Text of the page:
Pickling the Pearlstone Way:
- Fill up the pint jar ½ way with warm water
- Place 2 teaspoons of salt into the jar; stir until the salt dissolves
- For flavoring, add up to 1 tablespoon of pickling spice, dill, and garlic
- Slice the cucumbers into spears and pack into the jar
- Fill the jar with water until the spears are completely submerged in the brine
- Place a couple of sprigs of dill on the top surface to keep the cucumbers submerged.
- Cover the jar; Do not fully tighten the lid.
- Once the pickles have reached the desired taste, refrigerate and enjoy!
About Lacto-Bacillic Fermentation
- Lacto-bacilli are lactic-acid producing bacteria which occur naturally on the skins of most vegetables.
- When we ferment we create the right environment for these bacteria to reproduce and proliferate at the expense of spoilage or any other bacteria.
- There are a series of lacto-bacilli and they each do slightly different things.
- Big picture: They break down natural sugars releasing a variety of acids and organic compounds. Lactic acid, a natural preservative, is the main by-product.
We do this by creating just the right conditions for our allies. Our friends the lacto bacilli like to hang out in an anaerobic environment – so we have to keep the air out. Then- we use the tools of Salt, Temperature, and Time to create just the right habitat for them to proliferate.
Salt: Reinforcements from the mineral kingdom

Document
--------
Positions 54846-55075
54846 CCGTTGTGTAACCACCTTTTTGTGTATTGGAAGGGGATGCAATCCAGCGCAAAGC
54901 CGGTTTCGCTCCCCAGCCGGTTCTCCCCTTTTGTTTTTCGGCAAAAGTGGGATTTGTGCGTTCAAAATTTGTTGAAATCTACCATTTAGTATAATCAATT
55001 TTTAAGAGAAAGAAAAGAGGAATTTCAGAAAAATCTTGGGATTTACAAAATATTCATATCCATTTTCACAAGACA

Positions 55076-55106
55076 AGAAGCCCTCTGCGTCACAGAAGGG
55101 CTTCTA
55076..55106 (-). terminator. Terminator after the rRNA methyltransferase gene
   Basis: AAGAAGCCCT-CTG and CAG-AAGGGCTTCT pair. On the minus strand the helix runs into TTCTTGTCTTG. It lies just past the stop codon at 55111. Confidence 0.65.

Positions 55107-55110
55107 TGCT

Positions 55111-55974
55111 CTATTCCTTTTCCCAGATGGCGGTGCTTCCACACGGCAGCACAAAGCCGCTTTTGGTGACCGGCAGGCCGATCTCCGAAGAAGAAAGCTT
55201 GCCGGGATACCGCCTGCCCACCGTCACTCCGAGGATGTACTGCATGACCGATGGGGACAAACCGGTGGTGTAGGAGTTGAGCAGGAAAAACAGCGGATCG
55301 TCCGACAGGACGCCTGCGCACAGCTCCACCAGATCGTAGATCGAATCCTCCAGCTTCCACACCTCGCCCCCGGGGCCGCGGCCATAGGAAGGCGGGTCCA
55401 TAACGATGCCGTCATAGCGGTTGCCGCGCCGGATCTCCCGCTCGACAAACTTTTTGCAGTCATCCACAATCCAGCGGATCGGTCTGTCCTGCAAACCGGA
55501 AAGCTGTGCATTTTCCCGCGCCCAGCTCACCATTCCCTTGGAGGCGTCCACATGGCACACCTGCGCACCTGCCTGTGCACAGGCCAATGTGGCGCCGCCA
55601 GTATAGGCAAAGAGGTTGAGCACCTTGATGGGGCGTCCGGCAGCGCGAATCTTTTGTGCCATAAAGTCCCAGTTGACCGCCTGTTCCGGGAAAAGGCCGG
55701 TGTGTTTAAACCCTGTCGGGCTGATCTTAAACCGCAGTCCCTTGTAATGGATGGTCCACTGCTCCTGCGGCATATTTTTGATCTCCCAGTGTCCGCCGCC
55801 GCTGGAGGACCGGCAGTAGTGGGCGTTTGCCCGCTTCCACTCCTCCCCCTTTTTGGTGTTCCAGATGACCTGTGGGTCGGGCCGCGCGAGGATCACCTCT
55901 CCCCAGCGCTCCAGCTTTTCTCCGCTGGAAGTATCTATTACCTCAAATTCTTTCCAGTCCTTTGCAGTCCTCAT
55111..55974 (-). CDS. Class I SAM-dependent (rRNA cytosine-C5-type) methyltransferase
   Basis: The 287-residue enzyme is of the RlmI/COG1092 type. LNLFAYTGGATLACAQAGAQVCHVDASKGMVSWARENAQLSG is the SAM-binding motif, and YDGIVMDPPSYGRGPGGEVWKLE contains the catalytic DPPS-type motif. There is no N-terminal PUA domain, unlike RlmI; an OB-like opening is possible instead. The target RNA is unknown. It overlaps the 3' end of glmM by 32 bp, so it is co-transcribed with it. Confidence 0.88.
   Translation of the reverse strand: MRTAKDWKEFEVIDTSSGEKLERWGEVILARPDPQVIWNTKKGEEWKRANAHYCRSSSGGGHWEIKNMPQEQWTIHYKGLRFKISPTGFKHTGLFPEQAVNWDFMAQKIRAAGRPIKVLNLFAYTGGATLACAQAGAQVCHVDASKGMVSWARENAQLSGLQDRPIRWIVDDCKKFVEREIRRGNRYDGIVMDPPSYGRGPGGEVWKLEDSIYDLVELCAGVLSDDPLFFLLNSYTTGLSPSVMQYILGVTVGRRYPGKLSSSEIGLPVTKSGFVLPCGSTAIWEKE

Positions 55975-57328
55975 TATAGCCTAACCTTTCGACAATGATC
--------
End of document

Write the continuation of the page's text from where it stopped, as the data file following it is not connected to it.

Pickling salt has no iodine or additives: sea salt is best and kosher is O.K. The smaller amount of salt the more rapid fermentation and more acid you get= more sour and softer pickle. The more salt –the less acid= crunchier, less sour flavor- more salt flavor.
Salt has three functions:
- Drawing water out of the vegetable cells through osmosis.
- Inhibiting effect of spoilage microorganisms.
- Regulating the fermentation by inhibiting lactobacilli themselves.
Temperature: Not too hot and not too cold
The temperature needs to be within a range of the bacteria’s preference- which is between 15-26 degrees Celsius (60 and 80 degrees Fahrenheit). Too cold and the spoilage microorganisms might suddenly be favored, too much above 80 and you will get off flavors and the keeping value suffers.
Time: Are they done yet?
The vital period of fermentation takes place over a three-day period- it is the first three days in which you should not disturb your vessel. That is when the microorganisms are creating the first burst of lactic acid- thereby setting up the environment for the future and establishing an environment that is not at risk of spoilage. At this point- oxygen is being used up and replaced with Co2. (This is why we must create a one-way seal on our vessels- and burp quart jars.) As a general rule, veggies with higher sugar content, higher moisture or less fiber take less time to ferment. Lower sugar, lower moisture and higher fiber takes more time to ferment. General time-frame for cucumber pickles: 5-10 days
“Wild foods, microbial cultures included, possess a great, unmediated life force, which can help us adapt to shifting conditions and lower our susceptibility to disease. By eating a variety of live fermented foods, you promote diversity among microbial cultures in your body.
Biodiversity, increasingly recognized as critical to the survival of larger-scale ecosystems, is just as important at the micro level. Call it microbiodiversity. Your body is an ecosystem that can function most effectively when populated by diverse species of microorganisms.
Wild fermentation is the opposite of homogenization and uniformity, a small antidote you can undertake in your home, using the extremely localized populations of microbial cultures present there, to produce your own unique fermented foods.”
-Sandor Katz, Wild Fermentation